As U.S. retailers and banks keep searching for a way to make mobile payments work, the second-largest bank in France is rolling out its first nationwide system for Near Field Communications-based payments, Finextra reported.
Societe Generale said it is set to begin live processing of NFC-based mobile payments nationwide. About 2.5 million consumers in France have handsets with AFSCM's Cityzi payment system installed, or about 5 percent of French teenagers and adults. About 55,000 retailers have terminals that accept mobile phone payments.
The French have been working up to large-scale NFC payments for years, starting in 2007 with pilot trials in Caen (in northwestern France) and Strasbourg (near the German border). The trials were sponsored by AFSCM, a consortium launched by three French telcos that soon got banks and smartphone makers on board. A larger trial was launched in Nice (in southeastern France) in 2010, with customers able to use NFC-enabled phones to pay at restaurants, grocery stores, other local retailers and on the city's mass transit.
In the NFC-pilot cities, use of the technology wasn't limited to payments. For example, in Caen, NFC tags were installed at 1,700 bus stops to deliver transit information via smartphone apps. The tags are now used by consumers more than 20,000 times per month.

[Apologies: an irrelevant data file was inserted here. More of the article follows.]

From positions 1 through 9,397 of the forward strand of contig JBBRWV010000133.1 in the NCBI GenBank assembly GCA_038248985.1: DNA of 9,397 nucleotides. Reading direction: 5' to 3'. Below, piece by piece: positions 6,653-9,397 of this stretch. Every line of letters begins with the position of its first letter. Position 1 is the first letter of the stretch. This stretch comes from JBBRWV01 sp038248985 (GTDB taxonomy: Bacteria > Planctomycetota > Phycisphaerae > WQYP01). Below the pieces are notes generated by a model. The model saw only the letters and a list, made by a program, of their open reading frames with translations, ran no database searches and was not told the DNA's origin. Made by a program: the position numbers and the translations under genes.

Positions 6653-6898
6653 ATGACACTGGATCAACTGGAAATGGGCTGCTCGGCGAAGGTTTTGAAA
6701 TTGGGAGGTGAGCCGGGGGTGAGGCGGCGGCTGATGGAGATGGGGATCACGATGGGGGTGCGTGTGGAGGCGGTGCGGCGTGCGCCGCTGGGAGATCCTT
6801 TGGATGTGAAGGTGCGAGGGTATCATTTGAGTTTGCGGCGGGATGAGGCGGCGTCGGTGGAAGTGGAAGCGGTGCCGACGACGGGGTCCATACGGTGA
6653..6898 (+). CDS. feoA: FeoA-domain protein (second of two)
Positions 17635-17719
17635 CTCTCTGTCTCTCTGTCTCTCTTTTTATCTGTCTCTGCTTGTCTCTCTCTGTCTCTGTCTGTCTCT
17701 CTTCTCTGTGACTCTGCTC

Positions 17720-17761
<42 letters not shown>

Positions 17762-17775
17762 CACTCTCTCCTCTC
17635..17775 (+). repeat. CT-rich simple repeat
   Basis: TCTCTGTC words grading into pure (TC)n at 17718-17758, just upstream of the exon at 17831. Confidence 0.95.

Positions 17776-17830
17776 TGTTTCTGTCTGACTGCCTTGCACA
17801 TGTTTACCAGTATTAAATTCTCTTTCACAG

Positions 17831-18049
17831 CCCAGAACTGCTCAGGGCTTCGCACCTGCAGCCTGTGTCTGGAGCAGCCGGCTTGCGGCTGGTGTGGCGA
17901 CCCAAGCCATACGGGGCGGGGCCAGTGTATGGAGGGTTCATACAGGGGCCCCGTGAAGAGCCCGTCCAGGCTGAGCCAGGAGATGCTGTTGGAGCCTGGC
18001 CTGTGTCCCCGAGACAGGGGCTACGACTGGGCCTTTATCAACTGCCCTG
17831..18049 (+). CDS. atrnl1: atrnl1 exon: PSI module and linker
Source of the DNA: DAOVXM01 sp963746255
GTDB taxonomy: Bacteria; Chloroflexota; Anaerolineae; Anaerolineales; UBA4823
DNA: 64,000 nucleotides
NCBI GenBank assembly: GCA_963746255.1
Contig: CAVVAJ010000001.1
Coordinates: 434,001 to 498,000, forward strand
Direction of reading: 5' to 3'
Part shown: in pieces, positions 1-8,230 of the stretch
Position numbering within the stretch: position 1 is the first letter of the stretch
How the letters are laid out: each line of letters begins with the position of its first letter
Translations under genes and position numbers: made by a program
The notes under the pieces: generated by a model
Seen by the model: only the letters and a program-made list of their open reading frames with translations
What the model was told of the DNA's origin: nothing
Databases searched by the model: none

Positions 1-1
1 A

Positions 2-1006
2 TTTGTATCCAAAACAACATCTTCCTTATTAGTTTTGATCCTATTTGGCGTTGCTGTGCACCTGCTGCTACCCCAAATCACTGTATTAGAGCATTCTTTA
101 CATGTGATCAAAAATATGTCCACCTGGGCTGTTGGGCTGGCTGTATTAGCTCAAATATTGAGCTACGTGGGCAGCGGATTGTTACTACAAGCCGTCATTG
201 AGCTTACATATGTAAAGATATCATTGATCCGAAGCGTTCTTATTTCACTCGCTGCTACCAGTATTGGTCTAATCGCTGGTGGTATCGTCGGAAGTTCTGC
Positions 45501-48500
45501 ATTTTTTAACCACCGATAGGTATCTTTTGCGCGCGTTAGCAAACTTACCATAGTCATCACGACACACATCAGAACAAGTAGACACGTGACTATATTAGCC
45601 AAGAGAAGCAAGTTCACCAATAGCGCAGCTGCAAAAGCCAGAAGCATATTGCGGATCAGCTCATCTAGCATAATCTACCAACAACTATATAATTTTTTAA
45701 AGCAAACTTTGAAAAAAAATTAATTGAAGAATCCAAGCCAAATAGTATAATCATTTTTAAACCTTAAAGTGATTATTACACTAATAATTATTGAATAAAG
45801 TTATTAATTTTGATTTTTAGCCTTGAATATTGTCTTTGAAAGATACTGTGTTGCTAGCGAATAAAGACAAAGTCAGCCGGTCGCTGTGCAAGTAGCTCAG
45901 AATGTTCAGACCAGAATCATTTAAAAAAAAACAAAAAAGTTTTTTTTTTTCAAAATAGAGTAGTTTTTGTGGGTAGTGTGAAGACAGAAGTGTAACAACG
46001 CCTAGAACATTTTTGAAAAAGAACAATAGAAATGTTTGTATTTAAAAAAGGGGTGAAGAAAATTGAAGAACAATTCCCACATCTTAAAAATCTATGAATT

That steady use of non-payment NFC apps may be part of the reason for Societe Generale's confidence in launching a nationwide rollout. The fact that France's biggest retail chains—including Carrefour, Auchan, E. Leclerc, Casino and U—have all signed on to implement a single mobile payments system probably helps too.
But what may be most important are the retail uses of NFC that go beyond payments. For example, Carrefour's convenience-store chain offers an app that lets customers order groceries via mobile, then use the phone's NFC to open the locker with their order when they arrive at the store. Whatever pushes NFC to do something useful beyond payments makes consumers more likely to use it, which in turn makes them more likely candidates for NFC payments.
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